If I was really writing porn, I’d be doing my damnest to get it out there on the porn market . . . except I don’t think you really “write” porn, not these days. I knew a guy who used to edit porn tapes, and he said scripts were never used, just outlines. I mean, really: do you need a script direction to tell the director that in this next shot Bunny is going to get a facial in close up? No, I’m guessing porn scripts are a lot like giving direction to Robin Williams: you just say, “There’s fucking here,” thrown in some names, and go with the flow.
Erotica is way, way different. It’s an art form, and there are characters, there is a plot, there is a story. In erotica there are going to be sexual situations–notice I didn’t say “sex”. Like any genre there are numerous sub-genres, and you could easily be writing a story about someone who is training a submissive, and while what both dom and sub go through is a sexual situation, and can make for a very interesting story, there may not be any “sex” in the whole story–at least not in what some people would consider the traditional sense.
Let’s face it: people are hung up on sex. A lot of people can’t get over the idea that sex is suppose to be fun. You can use your imagination and share with others. You can try things that don’t involve laying in bed and doing the ol’ Missionary Bump and Pump so the “happy” couple can fertilize an ovum. Erotica can be about exploration, it can be about discovery–it can even be about finding out that you’re not the person you thought you were, you’re really someone else, and your sexual awakening has set you upon another path.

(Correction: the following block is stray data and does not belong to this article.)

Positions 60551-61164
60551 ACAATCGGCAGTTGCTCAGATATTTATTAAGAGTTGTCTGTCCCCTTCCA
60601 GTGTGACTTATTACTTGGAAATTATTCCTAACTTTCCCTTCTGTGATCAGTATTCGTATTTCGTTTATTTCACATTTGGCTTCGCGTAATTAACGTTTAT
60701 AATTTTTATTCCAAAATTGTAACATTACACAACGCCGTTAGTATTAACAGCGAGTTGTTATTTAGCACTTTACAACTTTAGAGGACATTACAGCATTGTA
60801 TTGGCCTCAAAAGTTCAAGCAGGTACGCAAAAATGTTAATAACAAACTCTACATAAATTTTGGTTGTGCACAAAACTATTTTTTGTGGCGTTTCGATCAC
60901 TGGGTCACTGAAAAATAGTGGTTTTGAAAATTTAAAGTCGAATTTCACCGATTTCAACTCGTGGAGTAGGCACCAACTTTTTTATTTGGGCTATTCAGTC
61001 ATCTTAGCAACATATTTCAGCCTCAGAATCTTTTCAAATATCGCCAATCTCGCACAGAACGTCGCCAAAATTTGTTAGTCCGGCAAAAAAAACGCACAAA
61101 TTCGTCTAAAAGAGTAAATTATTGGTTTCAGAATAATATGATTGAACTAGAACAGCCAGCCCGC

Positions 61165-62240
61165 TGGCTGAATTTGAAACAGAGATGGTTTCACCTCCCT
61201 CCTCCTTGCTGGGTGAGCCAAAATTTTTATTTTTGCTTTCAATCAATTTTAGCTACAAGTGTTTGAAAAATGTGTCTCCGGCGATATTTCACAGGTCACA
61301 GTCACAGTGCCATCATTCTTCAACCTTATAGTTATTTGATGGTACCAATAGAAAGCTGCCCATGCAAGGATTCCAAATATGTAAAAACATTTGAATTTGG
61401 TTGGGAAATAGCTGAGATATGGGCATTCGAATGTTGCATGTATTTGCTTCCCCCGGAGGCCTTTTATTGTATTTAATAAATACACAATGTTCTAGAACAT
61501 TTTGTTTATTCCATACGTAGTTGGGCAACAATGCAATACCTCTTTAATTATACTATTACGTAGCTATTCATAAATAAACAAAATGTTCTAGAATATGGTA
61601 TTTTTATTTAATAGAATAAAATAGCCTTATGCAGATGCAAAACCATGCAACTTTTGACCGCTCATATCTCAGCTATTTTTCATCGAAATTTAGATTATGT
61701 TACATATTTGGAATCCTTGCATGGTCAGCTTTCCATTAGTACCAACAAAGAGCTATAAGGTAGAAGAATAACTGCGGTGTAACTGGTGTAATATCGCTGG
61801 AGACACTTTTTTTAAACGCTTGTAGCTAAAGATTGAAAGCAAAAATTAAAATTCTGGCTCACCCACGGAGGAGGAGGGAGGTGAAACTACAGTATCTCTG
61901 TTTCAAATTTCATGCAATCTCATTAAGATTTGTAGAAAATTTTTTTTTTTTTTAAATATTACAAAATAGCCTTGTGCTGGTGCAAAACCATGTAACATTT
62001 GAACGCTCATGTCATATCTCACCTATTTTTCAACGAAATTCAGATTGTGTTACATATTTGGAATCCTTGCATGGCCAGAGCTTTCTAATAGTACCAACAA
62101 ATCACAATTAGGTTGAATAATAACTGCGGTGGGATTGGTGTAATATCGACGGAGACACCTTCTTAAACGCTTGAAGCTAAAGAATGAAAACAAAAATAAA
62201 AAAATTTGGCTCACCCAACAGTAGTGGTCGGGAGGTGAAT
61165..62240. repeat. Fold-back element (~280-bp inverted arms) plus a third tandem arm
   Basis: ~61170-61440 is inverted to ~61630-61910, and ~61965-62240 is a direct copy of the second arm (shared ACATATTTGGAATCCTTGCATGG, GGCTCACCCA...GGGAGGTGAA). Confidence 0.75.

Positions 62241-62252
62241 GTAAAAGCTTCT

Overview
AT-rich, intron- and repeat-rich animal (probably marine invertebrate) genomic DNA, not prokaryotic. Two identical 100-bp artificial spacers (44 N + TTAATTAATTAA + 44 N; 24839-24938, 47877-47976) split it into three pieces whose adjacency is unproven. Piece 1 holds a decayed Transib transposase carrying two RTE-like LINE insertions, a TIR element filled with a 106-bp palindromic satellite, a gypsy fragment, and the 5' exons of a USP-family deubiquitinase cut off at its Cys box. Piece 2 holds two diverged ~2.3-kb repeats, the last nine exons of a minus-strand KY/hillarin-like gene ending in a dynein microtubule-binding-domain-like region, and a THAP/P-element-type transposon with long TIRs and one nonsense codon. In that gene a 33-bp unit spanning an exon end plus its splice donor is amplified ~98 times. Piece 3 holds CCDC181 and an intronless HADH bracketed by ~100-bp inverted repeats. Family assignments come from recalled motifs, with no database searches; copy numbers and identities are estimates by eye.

Oh, sure: it can be about getting off. Not going to lie. But said getting off is usually done not only in the context of story, but in the context of the characters gaining something from the experience. With porn, when it’s all over, all the characters have usually gained are sore genitals. In erotica, you find out that you may love someone, or hate them, or you want to be with them, but only to control or be controlled. You may find out that after twenty years of marriage to the same person, what you really needed to spice up your relationship was to invite the bisexual neighbor over more often.
It’s all about the story. And, yes: some stories will be better than others. Some will titillate more than others, or describe the sexual situations better, or even convey a sense of sensuality in terms that are far more interesting. Hey, it’s like that in every genre. On one hand you have Hunter S. Thompson, on the other Glen Beck. Their books discuss politics and current affairs, but one was a master of storytelling, and the other is a scumbag who wouldn’t know the truth if it bit him on the balls. Writers be writers, and some times you get the bad with the good.
I know a few writers of erotica. They are female and male; single and married; straight and gay. They all love to write, and they love what they do as much as any writer can enjoy sitting down before a story and tearing out their guts with the intention of entertaining other people.
And not one of them writes porn.
They create stories.
I’m not ashamed of what I write. My name is on my stories, and if one of those stories should start out with a husband walking into the bedroom and finding his wife hard at work masturbating with a dildo, and he decides to join in the fun, then hell yeah, I’m still putting my name on it because I wrote it, and I liked writing it, and I want you to like reading it. In fact, you’ve just seen the opening scene to Couples Dance. Hope I didn’t give too much away . . .
Just know: there is more to that story than just getting one’s freak on. But you have to read it to find out what is happening–and if you think you can’t enjoy it because you can’t get past the idea of what happens in the first scene, pity to you, my friend. You’re missing out on what I think is a very good story.
Like I said to myself last night, it’s not my problem that I’m not getting interviewed: it’s your problem that you’re not getting the chance to have a charming, witty, intelligent, and a little crazy, writer on your broadcast.
Your loss, my friend. It’ll never be mine.